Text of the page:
When it comes to turbocharging, wastegates fall into that category of “everybody has heard of them, but few can accurately explain them.” In fact, wastegates are simple components that play a critical role in controlling boost levels. Just how good are OEM wastegates, what’s the difference between internal and external, and when is it time to upgrade? Time for wastegates 101.
First up, wastegates are remarkably simple. Since turbochargers run off of exhaust gases, there needs to be a way of controlling how much gas is allowed into the turbo. Throw in too much, the PSI can exceed safe levels, cause turbo overheating, engine damage and a host of other day-ruining side effects. A wastegate simply regulates that build up of PSI. Once the limit (for example, 15 PSI) is reached, the pressure within the system allows the wastegate to open and unnecessary exhaust gases to be rerouted either straight back to the exhaust or into the atmosphere.
Simple, right? That brings us to item number two: internal vs. external. An internal wastegate is an actuator that, at a determined PSI, opens a bypass valve located inside the turbo housing. Benefits? It’s compact, requires minimal piping and since it reroutes unneeded gases back through the exhaust, is what you’ll find in virtually all OEM applications. It’s a common stock solution found on turbo cars right out of the box.
External wastegates are a slightly different animal. The idea is the same, but instead of triggering a bypass value inside the turbo, an external wastegate is an entirely separate actuator. This allows exhaust gases to be either a) injected further down the exhaust system, which increases turbo efficiency or b) vented directly into the atmosphere. In virtually every performance related way, external wastegates are preferable to internal units.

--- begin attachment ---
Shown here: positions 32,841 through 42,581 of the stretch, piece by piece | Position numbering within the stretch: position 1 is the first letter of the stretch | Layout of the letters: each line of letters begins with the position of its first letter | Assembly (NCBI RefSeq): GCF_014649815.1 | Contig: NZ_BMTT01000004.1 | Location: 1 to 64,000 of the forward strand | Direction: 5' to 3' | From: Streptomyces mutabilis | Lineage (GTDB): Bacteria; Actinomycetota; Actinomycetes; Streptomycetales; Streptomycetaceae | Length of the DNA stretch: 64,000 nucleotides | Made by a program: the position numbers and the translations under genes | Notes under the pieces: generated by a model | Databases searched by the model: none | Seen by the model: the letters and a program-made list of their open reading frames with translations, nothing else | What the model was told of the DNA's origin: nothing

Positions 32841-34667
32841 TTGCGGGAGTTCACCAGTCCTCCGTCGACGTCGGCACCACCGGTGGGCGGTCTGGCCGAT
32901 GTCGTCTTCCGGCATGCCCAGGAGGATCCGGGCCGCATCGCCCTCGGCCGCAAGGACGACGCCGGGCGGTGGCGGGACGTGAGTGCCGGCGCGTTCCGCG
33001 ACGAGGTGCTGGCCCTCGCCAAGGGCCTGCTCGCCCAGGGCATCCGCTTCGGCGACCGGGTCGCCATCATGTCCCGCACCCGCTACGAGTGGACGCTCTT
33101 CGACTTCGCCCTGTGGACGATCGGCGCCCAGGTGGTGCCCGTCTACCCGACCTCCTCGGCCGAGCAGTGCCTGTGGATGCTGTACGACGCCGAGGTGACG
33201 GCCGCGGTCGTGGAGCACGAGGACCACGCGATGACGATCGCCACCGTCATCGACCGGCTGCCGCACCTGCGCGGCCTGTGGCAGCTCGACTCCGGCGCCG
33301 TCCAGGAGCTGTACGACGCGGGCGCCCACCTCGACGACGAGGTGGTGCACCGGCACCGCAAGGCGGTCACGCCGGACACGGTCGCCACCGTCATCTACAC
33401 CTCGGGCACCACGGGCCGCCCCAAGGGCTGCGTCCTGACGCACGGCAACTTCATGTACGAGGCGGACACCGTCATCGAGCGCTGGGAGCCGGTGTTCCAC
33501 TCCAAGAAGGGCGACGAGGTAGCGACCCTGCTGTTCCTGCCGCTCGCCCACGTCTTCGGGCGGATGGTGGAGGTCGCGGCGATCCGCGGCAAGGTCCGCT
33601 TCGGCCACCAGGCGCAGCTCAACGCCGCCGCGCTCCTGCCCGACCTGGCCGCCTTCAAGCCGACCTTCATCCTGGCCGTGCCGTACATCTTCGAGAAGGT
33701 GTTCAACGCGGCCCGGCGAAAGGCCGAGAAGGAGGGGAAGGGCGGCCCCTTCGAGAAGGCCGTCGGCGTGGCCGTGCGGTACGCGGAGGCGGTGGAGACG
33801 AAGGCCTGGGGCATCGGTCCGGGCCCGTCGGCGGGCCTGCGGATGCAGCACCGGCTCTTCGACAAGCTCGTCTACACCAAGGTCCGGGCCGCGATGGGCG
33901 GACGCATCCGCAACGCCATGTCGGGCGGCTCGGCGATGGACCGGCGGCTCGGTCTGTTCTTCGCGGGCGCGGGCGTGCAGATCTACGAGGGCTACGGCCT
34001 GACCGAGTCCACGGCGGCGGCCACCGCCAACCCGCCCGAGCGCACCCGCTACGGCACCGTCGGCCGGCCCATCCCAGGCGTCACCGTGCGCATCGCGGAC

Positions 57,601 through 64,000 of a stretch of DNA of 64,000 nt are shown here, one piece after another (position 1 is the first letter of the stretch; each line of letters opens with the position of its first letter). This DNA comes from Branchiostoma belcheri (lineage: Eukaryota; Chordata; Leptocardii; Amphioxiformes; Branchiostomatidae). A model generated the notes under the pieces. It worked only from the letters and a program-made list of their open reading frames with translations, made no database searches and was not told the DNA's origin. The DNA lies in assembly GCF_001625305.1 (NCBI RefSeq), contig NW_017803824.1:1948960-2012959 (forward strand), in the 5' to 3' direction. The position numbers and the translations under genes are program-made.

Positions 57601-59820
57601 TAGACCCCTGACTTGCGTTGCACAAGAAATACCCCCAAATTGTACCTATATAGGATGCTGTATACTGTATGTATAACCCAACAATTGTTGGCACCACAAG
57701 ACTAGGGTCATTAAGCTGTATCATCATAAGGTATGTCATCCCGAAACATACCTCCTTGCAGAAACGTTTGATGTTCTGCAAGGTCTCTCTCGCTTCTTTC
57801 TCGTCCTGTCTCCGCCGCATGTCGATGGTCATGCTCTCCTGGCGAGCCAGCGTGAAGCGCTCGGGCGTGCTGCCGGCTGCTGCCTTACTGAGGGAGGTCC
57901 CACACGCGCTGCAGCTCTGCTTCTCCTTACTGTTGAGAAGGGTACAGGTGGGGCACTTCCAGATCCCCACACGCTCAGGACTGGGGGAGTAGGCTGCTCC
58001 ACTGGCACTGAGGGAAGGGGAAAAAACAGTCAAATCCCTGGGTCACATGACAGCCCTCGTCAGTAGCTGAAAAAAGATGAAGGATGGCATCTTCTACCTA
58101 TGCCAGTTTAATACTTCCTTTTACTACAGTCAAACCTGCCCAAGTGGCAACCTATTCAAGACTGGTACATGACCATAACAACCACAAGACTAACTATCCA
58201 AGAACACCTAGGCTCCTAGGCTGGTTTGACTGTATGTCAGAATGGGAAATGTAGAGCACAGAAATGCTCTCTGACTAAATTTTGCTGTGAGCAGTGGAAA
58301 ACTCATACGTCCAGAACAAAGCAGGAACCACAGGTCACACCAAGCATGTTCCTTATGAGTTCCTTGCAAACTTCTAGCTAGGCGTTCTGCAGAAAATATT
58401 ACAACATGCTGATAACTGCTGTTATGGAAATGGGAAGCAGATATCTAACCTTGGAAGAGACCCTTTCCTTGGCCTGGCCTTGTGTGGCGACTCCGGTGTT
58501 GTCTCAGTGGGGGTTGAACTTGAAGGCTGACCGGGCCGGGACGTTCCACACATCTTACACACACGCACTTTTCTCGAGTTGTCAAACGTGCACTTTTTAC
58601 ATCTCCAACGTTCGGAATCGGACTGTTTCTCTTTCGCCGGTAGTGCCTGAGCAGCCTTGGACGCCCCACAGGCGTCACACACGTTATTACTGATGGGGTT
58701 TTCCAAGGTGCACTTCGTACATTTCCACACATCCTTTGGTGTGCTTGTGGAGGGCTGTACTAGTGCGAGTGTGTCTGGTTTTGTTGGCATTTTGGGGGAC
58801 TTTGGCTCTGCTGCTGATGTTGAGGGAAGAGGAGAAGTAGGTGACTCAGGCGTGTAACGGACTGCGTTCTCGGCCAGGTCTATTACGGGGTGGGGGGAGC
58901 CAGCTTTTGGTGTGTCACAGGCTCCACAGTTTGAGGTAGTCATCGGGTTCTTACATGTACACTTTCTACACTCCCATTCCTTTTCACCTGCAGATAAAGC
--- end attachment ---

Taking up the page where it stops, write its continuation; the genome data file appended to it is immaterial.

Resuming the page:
Of course, there are some tradeoffs for the increased performance. Namely, a significantly louder car. If you’re like us, that settles nicely into the “benefits” column. However, if you’re not a fan of particularly loud cars, you’ll want to avoid an external wastegate that vents directly out into the atmosphere. For those like us, who smile at the notion of a louder turbo, it’s a non-issue.
Which lands us at our final point. Do you even need an aftermarket wastegate? That entirely depends on your boost levels. If you’re running stock, chances are the OEM component is just fine. When you start to creep up the PSI, it’ll become gradually more difficult for the stock unit to precisely control boost levels. That’s an unpleasant possibility, and makes an aftermarket wastegate an essential buy once PSI starts significantly moving up the dial. Just make sure to have your car properly tuned with an aftermarket wastegate, as it may effect some ECU factors.
And, as a reward for now being a wastegate connoisseur, here are some lovely wastegate sounds:
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